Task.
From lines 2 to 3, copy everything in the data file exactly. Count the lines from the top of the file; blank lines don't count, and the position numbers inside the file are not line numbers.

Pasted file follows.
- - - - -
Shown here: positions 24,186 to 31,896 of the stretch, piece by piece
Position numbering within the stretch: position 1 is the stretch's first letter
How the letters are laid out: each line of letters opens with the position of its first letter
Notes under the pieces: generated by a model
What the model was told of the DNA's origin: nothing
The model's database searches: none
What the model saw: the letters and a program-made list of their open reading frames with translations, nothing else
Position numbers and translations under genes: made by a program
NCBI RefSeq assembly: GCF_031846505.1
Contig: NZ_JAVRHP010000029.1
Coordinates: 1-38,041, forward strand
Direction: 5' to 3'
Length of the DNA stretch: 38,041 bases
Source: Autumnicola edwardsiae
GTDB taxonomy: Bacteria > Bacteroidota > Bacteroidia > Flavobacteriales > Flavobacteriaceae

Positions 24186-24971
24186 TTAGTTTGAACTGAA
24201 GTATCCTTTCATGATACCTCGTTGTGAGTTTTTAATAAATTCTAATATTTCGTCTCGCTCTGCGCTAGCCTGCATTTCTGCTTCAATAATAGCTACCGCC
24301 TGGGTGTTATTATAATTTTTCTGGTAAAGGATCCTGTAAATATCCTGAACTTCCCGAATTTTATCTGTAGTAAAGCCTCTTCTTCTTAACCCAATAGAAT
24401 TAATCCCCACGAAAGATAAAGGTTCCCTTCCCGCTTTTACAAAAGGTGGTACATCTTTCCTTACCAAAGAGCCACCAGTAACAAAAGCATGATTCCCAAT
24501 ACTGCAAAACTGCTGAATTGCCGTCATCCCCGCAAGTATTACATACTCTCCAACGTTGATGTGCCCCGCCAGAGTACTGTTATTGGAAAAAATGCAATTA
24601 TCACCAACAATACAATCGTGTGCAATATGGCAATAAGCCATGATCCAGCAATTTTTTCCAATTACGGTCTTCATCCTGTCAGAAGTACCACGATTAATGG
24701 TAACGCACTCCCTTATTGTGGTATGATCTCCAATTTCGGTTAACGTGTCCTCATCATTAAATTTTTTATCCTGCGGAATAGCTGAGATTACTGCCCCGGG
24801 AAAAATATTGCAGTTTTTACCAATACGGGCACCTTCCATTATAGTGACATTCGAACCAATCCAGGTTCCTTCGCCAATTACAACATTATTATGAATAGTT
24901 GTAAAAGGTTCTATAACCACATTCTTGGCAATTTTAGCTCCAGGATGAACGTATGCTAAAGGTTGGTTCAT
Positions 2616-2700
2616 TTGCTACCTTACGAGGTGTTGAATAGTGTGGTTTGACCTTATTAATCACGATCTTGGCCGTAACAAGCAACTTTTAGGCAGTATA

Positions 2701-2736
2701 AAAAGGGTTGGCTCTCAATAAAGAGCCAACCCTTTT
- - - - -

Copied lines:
Position numbering within the stretch: position 1 is the stretch's first letter
How the letters are laid out: each line of letters opens with the position of its first letter